New bridge for falls near Ouray
OURAY — Construction is scheduled to resume Monday on a structure to replace the narrow Bear Creek Bridge on U.S. Highway 550, two miles south of the town of Ouray.
Traffic will be limited to a single lane, and alternating traffic flows will be managed by traffic signals. The single lane will be enforced 24 hours a day, with one-hour delays expected if work is under way from 8 p.m. to 6 a.m.
The new bridge will be wider and will improve traffic safety and allow pedestrians a greater view of Bear Creek Falls, according to Colorado Department of Transportation spokeswoman Nancy Shanks.
“It’s a very tight corner for trucks and large vehicles,” Shanks said.
American Civil Constructors Inc. of Lakewood is the contractor for the project, which is funded by Colorado Funding Advancements for Surface Transportation and Economic Recovery (FASTER). The $5.8 million project is scheduled for completion in October.
American Civil Constructors began the project last year, removing a portion of the north rock face and creating a temporary bridge in preparation for the replacement.
The 44-year-old Bear Creek Bridge was identified in a 1999 CDOT study as one of two bridges in Ouray County with a poor rating and a remaining service life of one to six years.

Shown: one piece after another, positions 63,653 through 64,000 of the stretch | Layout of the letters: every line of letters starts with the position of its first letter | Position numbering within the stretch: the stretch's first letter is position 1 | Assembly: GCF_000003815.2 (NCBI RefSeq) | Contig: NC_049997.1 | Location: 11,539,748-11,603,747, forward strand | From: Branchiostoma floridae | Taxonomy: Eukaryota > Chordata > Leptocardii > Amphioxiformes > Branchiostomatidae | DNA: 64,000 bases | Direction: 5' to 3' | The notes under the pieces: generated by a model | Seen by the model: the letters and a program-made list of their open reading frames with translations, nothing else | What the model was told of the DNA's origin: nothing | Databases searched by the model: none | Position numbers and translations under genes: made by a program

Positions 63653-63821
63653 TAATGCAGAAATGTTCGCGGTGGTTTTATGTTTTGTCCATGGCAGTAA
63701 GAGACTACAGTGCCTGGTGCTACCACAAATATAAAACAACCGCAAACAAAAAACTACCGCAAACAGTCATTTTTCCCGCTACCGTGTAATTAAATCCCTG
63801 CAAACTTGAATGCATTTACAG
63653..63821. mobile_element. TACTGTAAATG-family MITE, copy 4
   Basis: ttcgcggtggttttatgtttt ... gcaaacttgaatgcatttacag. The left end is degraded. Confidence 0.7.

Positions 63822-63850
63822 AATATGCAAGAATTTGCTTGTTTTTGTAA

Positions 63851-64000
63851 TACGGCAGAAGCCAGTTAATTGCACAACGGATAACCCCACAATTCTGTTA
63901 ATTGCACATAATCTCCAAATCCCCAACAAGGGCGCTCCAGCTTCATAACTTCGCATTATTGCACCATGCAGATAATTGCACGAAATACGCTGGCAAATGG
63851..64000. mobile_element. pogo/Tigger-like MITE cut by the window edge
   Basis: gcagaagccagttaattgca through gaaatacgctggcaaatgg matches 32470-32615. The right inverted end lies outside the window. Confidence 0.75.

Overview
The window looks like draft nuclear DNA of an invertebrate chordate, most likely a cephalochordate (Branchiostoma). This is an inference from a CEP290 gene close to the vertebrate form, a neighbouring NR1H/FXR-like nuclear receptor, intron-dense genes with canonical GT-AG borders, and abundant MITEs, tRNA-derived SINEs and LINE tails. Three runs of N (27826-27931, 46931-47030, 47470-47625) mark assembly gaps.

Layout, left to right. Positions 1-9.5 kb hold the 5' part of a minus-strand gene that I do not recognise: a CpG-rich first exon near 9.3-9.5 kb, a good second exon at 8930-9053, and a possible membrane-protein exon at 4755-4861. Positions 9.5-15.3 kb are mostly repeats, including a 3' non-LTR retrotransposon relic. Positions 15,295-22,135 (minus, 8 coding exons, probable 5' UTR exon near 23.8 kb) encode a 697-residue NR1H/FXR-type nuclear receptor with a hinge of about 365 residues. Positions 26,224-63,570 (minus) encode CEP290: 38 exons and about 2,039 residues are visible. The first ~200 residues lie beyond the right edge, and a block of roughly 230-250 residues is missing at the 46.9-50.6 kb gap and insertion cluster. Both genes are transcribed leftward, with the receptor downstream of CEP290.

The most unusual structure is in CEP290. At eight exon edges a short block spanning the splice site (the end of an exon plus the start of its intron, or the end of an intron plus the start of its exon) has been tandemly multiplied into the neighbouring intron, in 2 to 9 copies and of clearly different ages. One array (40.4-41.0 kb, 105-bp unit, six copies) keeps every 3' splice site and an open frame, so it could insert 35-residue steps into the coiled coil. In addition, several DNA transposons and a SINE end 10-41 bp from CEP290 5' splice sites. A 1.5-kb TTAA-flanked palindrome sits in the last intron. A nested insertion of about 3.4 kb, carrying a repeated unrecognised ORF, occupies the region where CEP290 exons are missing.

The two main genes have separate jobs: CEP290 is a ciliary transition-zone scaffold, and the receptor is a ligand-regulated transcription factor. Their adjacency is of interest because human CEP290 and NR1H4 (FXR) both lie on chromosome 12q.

“This work that we’re doing has been a priority for us for many years,” Shanks said.
“Two cars can barely pass. ... The way the road is set up, a tractor-trailer of any kind has to go down the center of the road. That yellow line has to be right in the middle of your hood. Most of the time you have to stop and wait for the other cars to pass,” said Jeremiah Wilson, a commercial driver for Wilson Lake Trucking in Montrose.
The bridge spans an approximately 300-foot drop over the falls.
The new design will greatly improve traffic flow and eliminate the need for vehicles to stop in the roadway, according to CDOT. A new parking area near the north end of the bridge and a new walkway will allow visitors a better view of the falls.
Jody Randall, a member of American Civil Constructors’ business development department, said the company will have eight people working at the site, supported by nearly 20 subcontractors from Ouray and Durango doing work such as traffic control and demolition.
Colorado has 125 structurally deficient bridges rated in poor condition, and many more bridges are functionally obsolete, according to a 2010 CDOT report.
Approved by the Legislature in 2009 in response to crumbling infrastructure, FASTER is projected to generate approximately $252 million annually for transportation improvements from sources including increased vehicle registration and car rental fees.
CDOT maintains 3,429 major bridges on the state’s highway system. According to the same 2010 report, bridge expenditures are expected to be around $71.8 million in 2011.
The cost to raise all of Colorado’s bridges to a rating of good or fair is approximately $4.1 billion, according to the report.
According to a separate CDOT report, many of Colorado’s bridges remain in a state of disrepair because revenue for maintenance is not keeping pace with the rising costs of maintenance, repair and construction. Colorado’s 22-cent-per-gallon fuel tax, which pays for a majority of roadway maintenance projects, has not been increased since 1992, the report said.
Shanks said motorists can stay connected with CDOT for construction updates and road closures through CDOT’s website, http://www.coloradodot.info.
In addition, drivers can sign up for email and cell-phone alerts through the website.